So we looked at the things we did right, and then even though its scary to do this, the what we could have done better kind of category, I have about six slides of the things I’m looking at, and I’m really sort of putting on my black hat and looking at our revenue and our numbers and saying, “Alright, what could we have done better?” And I know for a fact that because of, and this isn’t a time to judge yourself, but I know for us, both of us were running our own businesses, I was also working fulltime for Clickfunnels. So we had maybe 10-15 hours a month to dedicate to Funnel Gorgeous. So you could see where we were clearly, you know, didn’t have as much momentum.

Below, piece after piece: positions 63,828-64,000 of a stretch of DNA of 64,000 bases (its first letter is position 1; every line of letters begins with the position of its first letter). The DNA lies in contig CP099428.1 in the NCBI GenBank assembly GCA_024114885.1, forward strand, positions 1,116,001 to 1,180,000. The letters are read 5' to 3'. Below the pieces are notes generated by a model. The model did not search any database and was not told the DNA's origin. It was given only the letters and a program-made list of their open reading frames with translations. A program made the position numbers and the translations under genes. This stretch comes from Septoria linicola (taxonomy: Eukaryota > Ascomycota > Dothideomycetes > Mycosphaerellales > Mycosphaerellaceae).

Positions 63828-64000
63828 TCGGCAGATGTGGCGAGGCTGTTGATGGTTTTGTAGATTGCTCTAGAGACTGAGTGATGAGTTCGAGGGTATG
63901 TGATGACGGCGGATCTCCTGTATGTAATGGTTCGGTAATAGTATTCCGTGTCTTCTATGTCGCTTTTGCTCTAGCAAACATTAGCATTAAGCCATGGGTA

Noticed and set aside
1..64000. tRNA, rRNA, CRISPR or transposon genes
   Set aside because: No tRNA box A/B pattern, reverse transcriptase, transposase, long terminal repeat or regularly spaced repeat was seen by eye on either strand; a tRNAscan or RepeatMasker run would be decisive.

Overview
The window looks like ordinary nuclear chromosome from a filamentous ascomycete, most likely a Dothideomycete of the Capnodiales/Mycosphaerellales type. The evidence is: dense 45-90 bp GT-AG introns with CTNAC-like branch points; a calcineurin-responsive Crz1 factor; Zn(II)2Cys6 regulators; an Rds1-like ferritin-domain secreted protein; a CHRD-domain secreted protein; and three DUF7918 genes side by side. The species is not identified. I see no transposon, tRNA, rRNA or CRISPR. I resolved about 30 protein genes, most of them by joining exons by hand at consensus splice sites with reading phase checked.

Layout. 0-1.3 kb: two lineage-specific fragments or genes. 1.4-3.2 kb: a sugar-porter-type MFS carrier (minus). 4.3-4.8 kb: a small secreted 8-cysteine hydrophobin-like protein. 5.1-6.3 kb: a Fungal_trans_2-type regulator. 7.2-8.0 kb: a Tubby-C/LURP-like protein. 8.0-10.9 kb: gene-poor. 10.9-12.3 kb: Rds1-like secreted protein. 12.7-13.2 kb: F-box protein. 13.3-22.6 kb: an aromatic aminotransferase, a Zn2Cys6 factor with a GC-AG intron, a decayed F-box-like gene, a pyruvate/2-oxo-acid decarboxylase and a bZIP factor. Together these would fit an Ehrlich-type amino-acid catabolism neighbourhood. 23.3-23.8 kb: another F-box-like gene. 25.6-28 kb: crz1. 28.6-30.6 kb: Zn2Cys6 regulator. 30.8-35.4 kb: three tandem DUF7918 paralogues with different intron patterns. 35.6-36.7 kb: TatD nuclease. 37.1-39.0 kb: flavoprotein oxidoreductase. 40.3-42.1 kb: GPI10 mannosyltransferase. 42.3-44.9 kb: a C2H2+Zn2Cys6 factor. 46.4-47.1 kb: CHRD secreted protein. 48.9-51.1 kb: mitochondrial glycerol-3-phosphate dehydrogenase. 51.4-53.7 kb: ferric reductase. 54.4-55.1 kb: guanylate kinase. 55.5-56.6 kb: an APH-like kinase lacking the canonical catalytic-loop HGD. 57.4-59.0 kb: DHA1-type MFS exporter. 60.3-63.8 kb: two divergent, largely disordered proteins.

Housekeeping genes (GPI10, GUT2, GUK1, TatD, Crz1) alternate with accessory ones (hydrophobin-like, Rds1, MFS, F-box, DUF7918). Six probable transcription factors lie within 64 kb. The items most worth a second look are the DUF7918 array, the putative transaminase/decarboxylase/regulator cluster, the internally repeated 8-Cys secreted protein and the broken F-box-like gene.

The funny part about this activity of creating this presentation, creating this income report, looking at our revenue, our expenses, our profit margins, what we did right, what we could have done better, is all of the sudden, the clarity of where to go next is very obvious.

And Cathy and I had a big meeting last week and we talked about, “Where do we want to go next? What are the things we want to focus on?” And we have decent amount of clarity on it, but it all the sudden became so obvious as I was creating this presentation.

So IF would encourage you in your business, it’s august, so depending on when you’re listening to this podcast, so maybe it’s not August for you. But if you look at, and you take stock, and you retrace your steps, you might find that the fogginess that you have about what you should be doing now, will immediately lift when you retrace.